We made it as far inland as Clatskanie when we had both had enough of US 30 and so I headed up into the mountains on highway 47, knowing that it goes south into Carlton and McMinnville. The view was much more scenic, even if we were afraid of getting blown away by the logging trucks flying down the highway. Once over the mountains and down into the Willamette Valley proper, as we neared Gaston, we started seeing signs for wineries in the McMinnville AVA. But finding one open for walk-ins on a Tuesday where we could stop for lunch was a bit problematic.

I had thought to go to Patton Valley, whose wines we have carried at the restaurant for years, but they're only open Thursday through Saturday, so we ended up going to nearby Elk Cove Vineyards, one of Oregon's older wine producers. Not surprisingly for a Tuesday afternoon, we were the only visitors at the winery.

Elk Cove Pinot Noir "Mount Richmond" 2011
We tasted with a gentleman named Brad who was very good about answering our questions. One of the key things I wanted to get an appreciation for while we were in Oregon was not only the lay of the land and the relationship of the AVAs to one another, but a good handle on the recent vintages as well. At Elk Cove, we tasted through the Pinot Noir rosé, Pinot Blanc, Pinot Gris, Riesling, and several Pinot Noirs including a few of the reserve single vineyard wines. Standouts for me were the rosé, estate Riesling, and a couple of the reserve Pinot Noirs.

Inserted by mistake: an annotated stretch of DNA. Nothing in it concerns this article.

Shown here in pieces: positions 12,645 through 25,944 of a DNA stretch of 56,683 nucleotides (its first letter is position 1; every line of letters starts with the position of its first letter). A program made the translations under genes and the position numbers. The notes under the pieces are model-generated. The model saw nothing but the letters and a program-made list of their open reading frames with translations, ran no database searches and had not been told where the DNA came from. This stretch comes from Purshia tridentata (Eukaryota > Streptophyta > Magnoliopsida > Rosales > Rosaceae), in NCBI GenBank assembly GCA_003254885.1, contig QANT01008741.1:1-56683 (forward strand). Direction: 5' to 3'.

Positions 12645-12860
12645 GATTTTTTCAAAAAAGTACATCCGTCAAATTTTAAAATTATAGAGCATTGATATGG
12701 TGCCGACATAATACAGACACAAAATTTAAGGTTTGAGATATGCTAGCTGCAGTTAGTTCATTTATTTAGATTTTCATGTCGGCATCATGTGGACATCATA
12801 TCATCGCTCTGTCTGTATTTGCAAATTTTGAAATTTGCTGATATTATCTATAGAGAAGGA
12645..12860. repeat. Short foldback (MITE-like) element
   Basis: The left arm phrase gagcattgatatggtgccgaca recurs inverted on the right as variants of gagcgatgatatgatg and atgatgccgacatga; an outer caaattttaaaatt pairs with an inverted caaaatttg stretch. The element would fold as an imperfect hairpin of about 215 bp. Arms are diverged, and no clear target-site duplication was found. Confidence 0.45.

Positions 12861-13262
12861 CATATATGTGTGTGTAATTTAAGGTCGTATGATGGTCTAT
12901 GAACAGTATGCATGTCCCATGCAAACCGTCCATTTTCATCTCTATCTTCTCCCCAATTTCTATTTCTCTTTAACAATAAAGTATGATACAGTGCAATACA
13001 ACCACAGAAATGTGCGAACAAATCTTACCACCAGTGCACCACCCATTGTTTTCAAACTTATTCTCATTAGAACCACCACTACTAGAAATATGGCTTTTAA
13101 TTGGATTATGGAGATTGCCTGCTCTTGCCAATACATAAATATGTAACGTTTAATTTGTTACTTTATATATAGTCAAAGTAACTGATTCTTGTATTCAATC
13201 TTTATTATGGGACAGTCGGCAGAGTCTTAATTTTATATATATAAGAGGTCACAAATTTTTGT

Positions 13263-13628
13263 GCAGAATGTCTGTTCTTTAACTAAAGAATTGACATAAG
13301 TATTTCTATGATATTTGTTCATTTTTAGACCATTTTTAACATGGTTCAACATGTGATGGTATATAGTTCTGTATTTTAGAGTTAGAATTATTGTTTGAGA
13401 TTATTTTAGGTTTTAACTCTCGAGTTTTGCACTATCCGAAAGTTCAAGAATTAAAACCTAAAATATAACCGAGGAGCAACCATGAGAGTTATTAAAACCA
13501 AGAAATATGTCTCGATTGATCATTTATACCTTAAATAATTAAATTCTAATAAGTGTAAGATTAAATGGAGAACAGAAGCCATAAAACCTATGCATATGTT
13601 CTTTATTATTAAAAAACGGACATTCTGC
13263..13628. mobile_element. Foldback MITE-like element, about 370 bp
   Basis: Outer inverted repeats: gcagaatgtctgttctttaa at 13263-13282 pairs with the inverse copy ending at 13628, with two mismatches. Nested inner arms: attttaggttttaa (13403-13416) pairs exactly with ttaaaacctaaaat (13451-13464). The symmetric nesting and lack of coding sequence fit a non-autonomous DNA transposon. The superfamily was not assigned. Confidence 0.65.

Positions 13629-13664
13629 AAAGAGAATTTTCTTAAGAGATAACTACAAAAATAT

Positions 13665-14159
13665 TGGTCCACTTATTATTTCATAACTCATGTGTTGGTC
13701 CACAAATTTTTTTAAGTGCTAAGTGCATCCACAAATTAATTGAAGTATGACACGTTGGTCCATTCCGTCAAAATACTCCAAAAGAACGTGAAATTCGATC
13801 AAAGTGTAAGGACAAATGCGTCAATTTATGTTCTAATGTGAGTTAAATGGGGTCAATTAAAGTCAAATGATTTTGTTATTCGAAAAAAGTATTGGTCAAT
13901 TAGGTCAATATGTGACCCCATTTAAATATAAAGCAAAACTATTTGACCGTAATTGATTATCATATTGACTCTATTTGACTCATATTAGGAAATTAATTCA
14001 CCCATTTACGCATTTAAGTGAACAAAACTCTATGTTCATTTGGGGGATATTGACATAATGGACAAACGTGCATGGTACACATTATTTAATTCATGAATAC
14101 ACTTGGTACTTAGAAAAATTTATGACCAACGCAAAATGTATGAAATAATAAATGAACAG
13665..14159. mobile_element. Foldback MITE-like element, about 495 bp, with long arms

I noticed the glassware immediately. We tasted out of big Riedel Oregon Pinot glasses with the flared lip and etched with the Elk Cove logo. Except for the really high end wineries in our area who use small but beautiful Schott glasses, everybody else uses junk glasses, glasses that cost about $1.50 with logo, horrible, heavy glasses. Drinking out of these ethereally light Riedels was quite a pleasure and though we didn't know it yet, every winery save one and every restaurant would use these same glasses. More on glassware in a few paragraphs.

After profusely thanking Brad for his patience with us and great walk-through of the Elk Cove wines, we asked him to pick one bottle for us to have with lunch which we took out on the patio facing northwest looking at the vineyards and mountains behind. For our lunch, Brad selected the 2011 Pinot Noir Mount Richmond which we thoroughly enjoyed; I really appreciated the structure of the 2011 wine and how well it went with our sausage and cheese. In retrospect now from having tasted wines from 2007 through 2012 barrel samples, I am coming to love 2011, which because it was a very cool year has produced lean, high acid wines of a subtle nature, wines that suit me very much.